There are many great use-cases for the T-SQL
APPLY operator, and if you haven’t tried it yet, I encourage you to check out Kevin Feasel’s excellent presentation on it here. Today, I want to demonstrate a particularly interesting use-case (at least, to me!) that I found for it while tackling a real business problem — for reporting, specifically, which is what I spend a lot of my time dealing with lately.
We have a “history of estimated market values” table, which stores, for some arbitrary dates based largely on user input, values (prices) of our proverbial Widgets. In other words, we can’t guarantee we have every date in there for a given time period. Over on side B, we have a “sales” table, which tells us when a given Widget was sold and for how much. The business question, simply enough, is “When a given Widget was sold, how accurate was its ‘estimated market value’ at the time?” Or, put another way, “How closely did the sale price of that Widget match our estimated market value?”
I used two interesting bits of TSQL to accomplish this, the main one being our lovely
OUTER APPLY, in this case, because I still wanted the rows from “sales” even if we couldn’t find a closely-matching “market value” record.
If you haven’t used this operator yet, think of it conceptually like a
JOIN to a sub-query, but with the added value that you can reference the outer tables’ columns within it.
CROSS APPLY is like
INNER JOIN, and
OUTER APPLY is like
RIGHT JOINfans, no love for you here. You’re just too weird.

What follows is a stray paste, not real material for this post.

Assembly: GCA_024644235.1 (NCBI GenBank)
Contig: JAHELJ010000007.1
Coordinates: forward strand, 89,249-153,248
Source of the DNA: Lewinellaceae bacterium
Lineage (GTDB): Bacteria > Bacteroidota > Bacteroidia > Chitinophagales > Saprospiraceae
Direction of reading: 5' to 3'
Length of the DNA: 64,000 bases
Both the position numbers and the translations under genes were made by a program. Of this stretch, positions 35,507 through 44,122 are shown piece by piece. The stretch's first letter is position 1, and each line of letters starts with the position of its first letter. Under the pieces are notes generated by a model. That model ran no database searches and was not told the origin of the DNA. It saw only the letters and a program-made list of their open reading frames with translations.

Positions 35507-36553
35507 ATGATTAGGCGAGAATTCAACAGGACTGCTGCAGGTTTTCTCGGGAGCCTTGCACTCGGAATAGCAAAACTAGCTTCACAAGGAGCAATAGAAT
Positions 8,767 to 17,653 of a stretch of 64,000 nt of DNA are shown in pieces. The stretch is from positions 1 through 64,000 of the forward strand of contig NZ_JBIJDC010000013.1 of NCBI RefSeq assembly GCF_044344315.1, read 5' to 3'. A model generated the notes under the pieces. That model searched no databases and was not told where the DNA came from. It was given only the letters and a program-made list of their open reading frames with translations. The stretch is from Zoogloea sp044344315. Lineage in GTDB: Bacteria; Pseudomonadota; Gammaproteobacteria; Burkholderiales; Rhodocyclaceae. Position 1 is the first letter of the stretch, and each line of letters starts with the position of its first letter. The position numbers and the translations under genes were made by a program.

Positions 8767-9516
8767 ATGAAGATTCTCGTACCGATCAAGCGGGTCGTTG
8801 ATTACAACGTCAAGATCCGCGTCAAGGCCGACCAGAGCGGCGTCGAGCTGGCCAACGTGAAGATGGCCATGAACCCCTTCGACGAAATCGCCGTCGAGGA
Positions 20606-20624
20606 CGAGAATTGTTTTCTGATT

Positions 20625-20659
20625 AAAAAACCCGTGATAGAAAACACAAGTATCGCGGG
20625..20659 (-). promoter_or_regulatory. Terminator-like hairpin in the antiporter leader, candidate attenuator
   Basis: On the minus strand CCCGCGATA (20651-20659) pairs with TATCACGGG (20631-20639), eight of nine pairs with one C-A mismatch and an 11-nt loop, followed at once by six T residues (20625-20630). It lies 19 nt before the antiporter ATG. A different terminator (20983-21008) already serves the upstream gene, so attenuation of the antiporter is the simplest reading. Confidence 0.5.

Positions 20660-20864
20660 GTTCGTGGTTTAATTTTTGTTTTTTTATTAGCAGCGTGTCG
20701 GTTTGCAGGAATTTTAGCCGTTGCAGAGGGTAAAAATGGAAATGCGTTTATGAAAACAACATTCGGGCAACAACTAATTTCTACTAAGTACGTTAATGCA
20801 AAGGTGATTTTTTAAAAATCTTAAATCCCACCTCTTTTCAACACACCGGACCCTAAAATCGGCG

My other little trick involved using
TOP(1) in the apply’d sub-query, with a non-standard
ORDER BY clause. As I mentioned, within the
APPLY‘s body, you can reference the outer table’s columns. So I’m easily able to compare the
SaleDate (outer table) with the
EstimateDate (inner query). I want “the closest
EstimateDate to the
SaleDate”, which means I want the row where the difference between those two dates is the smallest. Which means making use of our friend
DATEDIFF. So let’s try:
ORDER BY DATEDIFF(day, Sales.SaleDate, MktValueHist.EstimateDate)
Do you see the problem yet? If I get a negative value, i.e. my SaleDate is way before my EstimateDate, say -100 days, that’s the top 1 row. I don’t want that! Let’s try our old friend from many many math classes ago, Mr. Absolute Value.
ORDER BY ABS(DATEDIFF(day, Sales.SaleDate, MktValueHist.EstimateDate)
That’s better! Now I have the top 1 “closest to my sale date” row from
All Together Now
SELECT Sales.WidgetID, Sales.WidgetName, Sales.Price, Sales.SaleDate
, mvh.MarketValue, mvh.EstimateDate
, Accuracy = some_made_up_mathy_thing_here
OUTER APPLY (
SELECT TOP(1) mValHist.MarketValue, mValHist.EstimateDate
FROM MarketValueHistory mValHist
WHERE mValHist.WidgetID = Sales.WidgetID
ORDER BY ABS(DATEDIFF(day, Sales.SaleDate, mValHist.EstimateDate)
WHERE Sales.SaleDate >= '20180101'
There, my completely fabricated yet totally-based-in-reality example of how to get 2018’s Widget Sale Prices with corresponding “closest to the sale-date” Market Value Estimate from our history table. You could even throw in some fancy math expression for “accuracy”, if you felt like it. Like maybe “relative difference“. =)
Note: For simplicity, we’re dealing with “whole dates”, i.e. just
datetime2. If your date values do include times, you’d want to change the
datediff interval to something more appropriate, like
And that’s how
ABS() saved my bacon today. Hooray!
Have an interesting use-case for
APPLY? Or perhaps an alternative approach to a similar problem? I’d love to hear from you! Drop me a comment, a tweet, or a LinkedIn msg. Happy summer!
PS: I’d also recommend checking out Steve Stedman’s useful “Join types poster“, if for no other reason than to have something concrete to use when explaining those concepts to your fellow cube-dwellers. It has cross/outer apply on the 2nd page in their more commonly used pattern, the TVF (table valued function) relationship.
PPS: Fine, have your meme…